William Shakespeare - Introduction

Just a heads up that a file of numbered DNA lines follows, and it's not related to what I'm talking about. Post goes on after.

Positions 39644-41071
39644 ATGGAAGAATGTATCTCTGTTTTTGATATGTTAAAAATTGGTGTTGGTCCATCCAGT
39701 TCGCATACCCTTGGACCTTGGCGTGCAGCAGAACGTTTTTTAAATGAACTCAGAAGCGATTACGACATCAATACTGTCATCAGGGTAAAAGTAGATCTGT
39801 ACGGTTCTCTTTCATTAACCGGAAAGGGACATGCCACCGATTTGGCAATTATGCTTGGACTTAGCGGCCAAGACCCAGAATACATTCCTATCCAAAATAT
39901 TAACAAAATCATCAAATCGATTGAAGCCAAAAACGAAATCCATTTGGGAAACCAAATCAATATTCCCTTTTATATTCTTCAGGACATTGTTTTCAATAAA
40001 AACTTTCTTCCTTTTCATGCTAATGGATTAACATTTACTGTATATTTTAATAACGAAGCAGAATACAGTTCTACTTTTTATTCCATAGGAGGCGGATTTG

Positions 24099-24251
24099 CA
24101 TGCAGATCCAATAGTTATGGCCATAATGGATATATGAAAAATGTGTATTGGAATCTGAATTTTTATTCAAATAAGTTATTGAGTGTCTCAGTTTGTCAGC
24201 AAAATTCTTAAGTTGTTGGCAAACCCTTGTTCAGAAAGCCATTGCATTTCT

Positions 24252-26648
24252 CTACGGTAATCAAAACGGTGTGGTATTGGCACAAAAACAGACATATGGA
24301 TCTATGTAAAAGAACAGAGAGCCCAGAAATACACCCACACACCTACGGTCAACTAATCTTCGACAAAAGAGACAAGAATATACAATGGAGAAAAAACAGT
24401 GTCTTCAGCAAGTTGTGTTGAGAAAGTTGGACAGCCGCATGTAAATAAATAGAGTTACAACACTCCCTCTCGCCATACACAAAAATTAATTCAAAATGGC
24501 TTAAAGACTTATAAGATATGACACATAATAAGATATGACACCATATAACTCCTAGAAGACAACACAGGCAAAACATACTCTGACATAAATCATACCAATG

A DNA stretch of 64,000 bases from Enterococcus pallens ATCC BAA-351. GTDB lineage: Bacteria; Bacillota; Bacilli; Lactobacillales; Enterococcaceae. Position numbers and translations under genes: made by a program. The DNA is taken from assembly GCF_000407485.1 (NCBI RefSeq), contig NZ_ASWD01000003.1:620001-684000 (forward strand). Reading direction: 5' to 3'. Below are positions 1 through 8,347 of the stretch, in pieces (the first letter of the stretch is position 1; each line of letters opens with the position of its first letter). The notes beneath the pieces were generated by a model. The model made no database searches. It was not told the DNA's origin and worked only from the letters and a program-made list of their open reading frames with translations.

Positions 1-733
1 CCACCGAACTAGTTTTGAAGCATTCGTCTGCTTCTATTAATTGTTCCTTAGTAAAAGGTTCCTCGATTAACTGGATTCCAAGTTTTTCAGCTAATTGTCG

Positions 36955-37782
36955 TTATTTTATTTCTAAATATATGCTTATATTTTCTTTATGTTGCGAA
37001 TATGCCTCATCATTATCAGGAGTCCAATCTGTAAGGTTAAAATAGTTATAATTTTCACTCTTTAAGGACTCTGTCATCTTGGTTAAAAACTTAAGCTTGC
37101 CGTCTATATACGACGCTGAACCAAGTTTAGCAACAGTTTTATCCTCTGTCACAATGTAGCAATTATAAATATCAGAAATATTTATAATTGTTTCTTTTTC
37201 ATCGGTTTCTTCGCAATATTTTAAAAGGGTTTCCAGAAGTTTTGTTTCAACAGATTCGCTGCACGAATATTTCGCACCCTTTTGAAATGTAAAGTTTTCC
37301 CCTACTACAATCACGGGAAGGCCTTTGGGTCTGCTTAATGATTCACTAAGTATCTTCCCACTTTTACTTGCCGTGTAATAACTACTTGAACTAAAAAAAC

WILLIAM SHAKESPEARE(1564-1616), the national poet of England, the greatest dramatist that modern Europe has produced, was born in April, in the year 1564, at Stratford-upon-Avon, in the county of Warwick. The known facts of the poet's personal history are compara-tively few, and before giving them in order we purpose considering in some detail the larger educational influences which helped to stimulate his latent powers, to evoke and strengthen his poetical and patriotic sympathies, and thus prepare and qualify him for his future work. In dealing with these influences we are on firm and fruitful ground. The know, for example, that Shakespeare was born and lived for twenty years at Stratford-upon-Avon; and we can say therefore with certainty that all the physical and moral influences of that picturesque and richly-storied Midland district melted as years went by into the full current of his ardent blood, became indeed the vital element, the very breath of life his expanding spirit breathed. We know a good deal about his home, his parents, and his domestic surroundings; and these powerful factors in the development of any mind gifted with insight and sensibility must have acted with redoubled force on a nature so richly and harmoniously endowed as that of the Stratford poet. It would be difficult indeed to overestimate the combined effect of these vital elements on his capacious and retentive mind, a mind in which the receptive and creative powers were so equally poised and of such unrivalled strength. This review of the larger influences operating with con-centrated force during the critical years of youth and early manhood will help to connect and interpret the few and scattered particulars of Shakespeare's personal history. These particulars must indeed be to some extent connected and interpreted in order to be clearly understood, and any intelligible account of Shakespeare's life must therefore take the shape of a biographical essay, rather than of a biography proper. We may add that the sketch will be confined to the points connected with Shakespeare's local surroundings and personal history. The large literary questions connected with his works, such as the classifica-tion, the chronology, and analysis of the plays, could not of course be adequately dealt with in such a sketch. It is the less necessary that this wider task should be attempted as the main points it embraces have recently been well handled by competent Shakespearian scholars. The best and most convenient manuals embodying the results of recent criticism and research will be referred to at the close of the article. Meanwhile we have first to look at the locality of Shakespeare's birth, both in its material and moral aspects.
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